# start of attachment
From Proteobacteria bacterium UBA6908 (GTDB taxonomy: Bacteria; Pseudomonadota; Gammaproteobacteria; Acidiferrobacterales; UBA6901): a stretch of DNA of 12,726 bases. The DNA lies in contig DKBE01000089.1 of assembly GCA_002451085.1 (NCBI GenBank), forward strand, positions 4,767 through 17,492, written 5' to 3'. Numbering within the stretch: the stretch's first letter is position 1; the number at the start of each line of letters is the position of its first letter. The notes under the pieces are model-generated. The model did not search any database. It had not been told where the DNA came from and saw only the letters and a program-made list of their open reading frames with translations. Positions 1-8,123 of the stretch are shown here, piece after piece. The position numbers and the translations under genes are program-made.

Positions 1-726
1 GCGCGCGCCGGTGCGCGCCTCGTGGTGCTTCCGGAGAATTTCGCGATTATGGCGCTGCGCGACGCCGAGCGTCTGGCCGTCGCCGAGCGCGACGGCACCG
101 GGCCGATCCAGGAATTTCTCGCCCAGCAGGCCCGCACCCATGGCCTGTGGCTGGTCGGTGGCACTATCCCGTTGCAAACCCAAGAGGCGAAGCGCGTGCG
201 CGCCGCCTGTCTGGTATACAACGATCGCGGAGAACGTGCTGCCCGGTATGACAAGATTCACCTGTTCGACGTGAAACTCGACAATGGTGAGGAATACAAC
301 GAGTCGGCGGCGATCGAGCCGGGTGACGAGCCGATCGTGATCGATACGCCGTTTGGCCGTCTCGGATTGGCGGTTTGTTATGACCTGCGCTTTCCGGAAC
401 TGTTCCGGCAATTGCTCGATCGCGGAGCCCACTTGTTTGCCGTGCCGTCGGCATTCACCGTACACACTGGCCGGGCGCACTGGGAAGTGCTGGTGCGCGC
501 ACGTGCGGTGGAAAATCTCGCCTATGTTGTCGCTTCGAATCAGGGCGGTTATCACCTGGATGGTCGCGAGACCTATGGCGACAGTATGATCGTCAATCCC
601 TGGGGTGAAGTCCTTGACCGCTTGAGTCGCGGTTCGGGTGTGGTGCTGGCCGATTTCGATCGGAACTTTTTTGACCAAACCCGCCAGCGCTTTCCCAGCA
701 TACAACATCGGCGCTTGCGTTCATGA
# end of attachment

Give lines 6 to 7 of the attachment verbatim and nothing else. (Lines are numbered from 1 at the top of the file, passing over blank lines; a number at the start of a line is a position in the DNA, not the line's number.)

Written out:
301 GAGTCGGCGGCGATCGAGCCGGGTGACGAGCCGATCGTGATCGATACGCCGTTTGGCCGTCTCGGATTGGCGGTTTGTTATGACCTGCGCTTTCCGGAAC
401 TGTTCCGGCAATTGCTCGATCGCGGAGCCCACTTGTTTGCCGTGCCGTCGGCATTCACCGTACACACTGGCCGGGCGCACTGGGAAGTGCTGGTGCGCGC